So anyway, Bill Nigut Sr. passes harsher judgment than we do and God bless him for that. While he was on the subject of the S&Ls, Nigut wanted to know why the media aren't telling the whole truth about S&L wheeler-dealer Charles Keating Jr. Everybody's heard of the Keating Five, the five senators blessed by Keating who did their best to bless him in return. But what about the sixth lucky public servant that Keating smiled on?

George Bush.

Keating gave the '88 Bush campaign $190,000, writes Nigut, more than he gave the campaigns of three of the five senators. "Why aren't the papers' readers being told about the Keating BIG One? Why the silence? Why are the editors protecting Bush? Isn't that un-American?"

We called Nigut and said welcome back. He told us he'd just been looking through a stack of old editorials the papers had run about the Iran-Iraq war.

"It makes them look like fools," he said happily.

Poll Stir

"We've been at this for 16 years. This is a hell of a time to write about me," said Nick Panagakis unhappily.

But what's a press critic to do? Pollster Panagakis screwed up. The Chicago Tribune screwed up. And their goof showed up on page one.

"Partee getting stiff challenge; O'Grady trailing," said the Tribune headline on September 10. But was James O'Grady really trailing in his race for sheriff, now that the Harold Washington Party had been added to the ballot? Tribune political writer Thomas Hardy, whose story it was, suspected O'Grady wasn't.

But Hardy went with what he had. What he had was a poll taken by Panagakis's firm, Market Shares Corporation, that measured O'Grady, the Republican incumbent, in a two-man race against Michael Sheahan, the Democratic challenger. Sheahan had turned out to be leading, 40 percent to 35 percent, the rest undecided.

But Market Shares was also supposed to find out who voters liked in a three-man race, which is what the election, at least for the time being, happens to be. Market Shares blew it.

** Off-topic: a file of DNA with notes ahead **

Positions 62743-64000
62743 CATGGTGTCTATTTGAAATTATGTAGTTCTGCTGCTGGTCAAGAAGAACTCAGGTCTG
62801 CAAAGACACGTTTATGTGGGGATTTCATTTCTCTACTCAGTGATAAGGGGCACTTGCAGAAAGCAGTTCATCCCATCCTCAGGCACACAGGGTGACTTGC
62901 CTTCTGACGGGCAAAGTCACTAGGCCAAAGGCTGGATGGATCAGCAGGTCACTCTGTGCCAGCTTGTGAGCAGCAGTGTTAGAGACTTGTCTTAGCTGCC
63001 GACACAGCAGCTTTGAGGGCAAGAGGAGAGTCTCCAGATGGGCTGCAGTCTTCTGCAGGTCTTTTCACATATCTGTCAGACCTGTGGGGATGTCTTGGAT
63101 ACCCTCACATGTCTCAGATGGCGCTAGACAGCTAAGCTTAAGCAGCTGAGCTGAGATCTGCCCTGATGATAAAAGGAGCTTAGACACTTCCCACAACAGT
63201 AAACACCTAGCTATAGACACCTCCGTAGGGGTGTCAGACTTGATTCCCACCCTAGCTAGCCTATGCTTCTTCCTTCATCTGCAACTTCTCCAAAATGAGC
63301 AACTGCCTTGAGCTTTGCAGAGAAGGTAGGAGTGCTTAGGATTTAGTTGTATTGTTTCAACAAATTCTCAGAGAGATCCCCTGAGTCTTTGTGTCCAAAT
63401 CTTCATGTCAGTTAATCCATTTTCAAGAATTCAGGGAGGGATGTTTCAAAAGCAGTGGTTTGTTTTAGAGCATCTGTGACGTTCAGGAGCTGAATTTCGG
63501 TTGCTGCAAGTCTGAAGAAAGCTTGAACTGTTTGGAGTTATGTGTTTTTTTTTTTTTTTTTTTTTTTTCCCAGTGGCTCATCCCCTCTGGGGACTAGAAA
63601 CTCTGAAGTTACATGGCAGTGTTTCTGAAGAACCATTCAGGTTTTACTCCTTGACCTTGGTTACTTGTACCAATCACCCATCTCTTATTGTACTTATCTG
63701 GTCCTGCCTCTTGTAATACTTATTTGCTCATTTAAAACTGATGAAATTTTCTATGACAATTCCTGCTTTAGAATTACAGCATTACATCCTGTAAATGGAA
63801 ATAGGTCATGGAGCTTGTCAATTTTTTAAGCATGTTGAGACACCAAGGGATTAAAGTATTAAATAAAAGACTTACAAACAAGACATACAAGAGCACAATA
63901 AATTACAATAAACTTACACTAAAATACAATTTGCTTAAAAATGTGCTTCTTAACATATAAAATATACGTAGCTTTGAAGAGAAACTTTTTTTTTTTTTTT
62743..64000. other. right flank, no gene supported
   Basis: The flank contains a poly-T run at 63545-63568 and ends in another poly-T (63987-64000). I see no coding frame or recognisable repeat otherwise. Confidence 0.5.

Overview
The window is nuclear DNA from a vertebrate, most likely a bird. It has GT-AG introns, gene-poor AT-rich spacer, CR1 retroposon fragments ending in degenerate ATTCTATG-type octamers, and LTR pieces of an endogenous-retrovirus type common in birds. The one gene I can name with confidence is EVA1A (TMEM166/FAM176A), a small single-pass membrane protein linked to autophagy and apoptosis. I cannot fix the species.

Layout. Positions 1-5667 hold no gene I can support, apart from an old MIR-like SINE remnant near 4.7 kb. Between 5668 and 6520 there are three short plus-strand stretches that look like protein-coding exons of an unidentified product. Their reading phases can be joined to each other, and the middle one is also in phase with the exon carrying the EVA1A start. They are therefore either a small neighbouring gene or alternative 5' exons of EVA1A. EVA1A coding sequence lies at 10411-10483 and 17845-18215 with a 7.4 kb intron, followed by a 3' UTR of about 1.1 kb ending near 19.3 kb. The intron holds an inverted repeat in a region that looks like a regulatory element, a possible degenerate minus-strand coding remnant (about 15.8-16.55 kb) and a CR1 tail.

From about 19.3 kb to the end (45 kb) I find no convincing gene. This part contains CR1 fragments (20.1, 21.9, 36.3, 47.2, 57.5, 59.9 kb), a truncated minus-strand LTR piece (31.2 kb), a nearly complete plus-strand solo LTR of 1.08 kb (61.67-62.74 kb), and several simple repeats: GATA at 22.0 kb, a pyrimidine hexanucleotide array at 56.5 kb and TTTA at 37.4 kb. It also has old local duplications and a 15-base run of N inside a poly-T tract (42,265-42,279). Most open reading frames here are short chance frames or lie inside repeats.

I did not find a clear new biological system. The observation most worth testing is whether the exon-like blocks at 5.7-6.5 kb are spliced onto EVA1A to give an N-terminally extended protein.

"Did you call Hardy or did Hardy call you?" said Nick Panagakis.

We called Hardy, we told him.

"Who asked you to call Hardy? To me, this seems trivial. What does it seem to you?" said Panagakis.

Late last month, just as Market Shares was about to launch a telephone poll for the Tribune on all the major county races, the electoral board added the Harold Washington Party to the November 6 ballot. Market Shares scrambled to revise its questionnaire and in its haste got one new question wrong:

Panagakis's pollsters were supposed to offer the voters they called a choice among O'Grady, Sheahan, and the Harold Washington Party's Tom Brewer. But Market Shares transposed some names from another part of the questionnaire, and asked about a nonexistent race for sheriff involving Brewer and two candidates who are actually running for state's attorney.

"A stupid mistake," said Thomas Hardy.

"It was a typo," said Nick Panagakis. "Do you think it was done intentionally? It's something I caught. Nobody else caught it."

Panagakis's survey did find Harold Washington Party candidates cutting significantly into the Democrats' strength in other races. "I think with the Harold Washington Party factored in, [O'Grady] would have been neck and neck with Sheahan or slightly ahead," Hardy told us.

He thinks that but he doesn't know, so he couldn't say so in print. Hardy had wanted to lead his September 10 article with the sheriff's race. He'd wanted to report that according to a Tribune poll the incumbent trailed in a two-man contest, which is what the election might still end up being (the Harold Washington Party is being challenged in court), but stood a better chance of staying in office if the Harold Washington Party stayed on the ballot.

Instead, "I kind of understated the sheriff's race, made it the last thing I wrote about," Hardy told us. And at the end of his article was a paragraph explaining that there was no three-way analysis of the sheriff's race because of a polling error.

To Hardy's dismay, that paragraph was trimmed for space. To his further dismay, the race he'd tried to bury in the story was highlighted in the headline. To make matters worse, he was roused at 7:15 AM by O'Grady's angry press secretary, and as he drove to work a couple hours later had to listen to the same flack on WBBM railing against Panagakis and the Tribune for their sins.

"It wasn't the best day of the week for me. Or for Panagakis," Hardy told us.

"Do you know anything about my track record? What's your fax number?" said Nick Panagakis.

Within minutes he'd shipped us 11 pages of company history that range all the way back to the mayoral election of 1975. Next day he called to see what we'd done with the story. Wrote it, we told him.

"How many inches?" said Nick Panagakis.

Art accompanying story in printed newspaper (not available in this archive): photo/John Sundlof.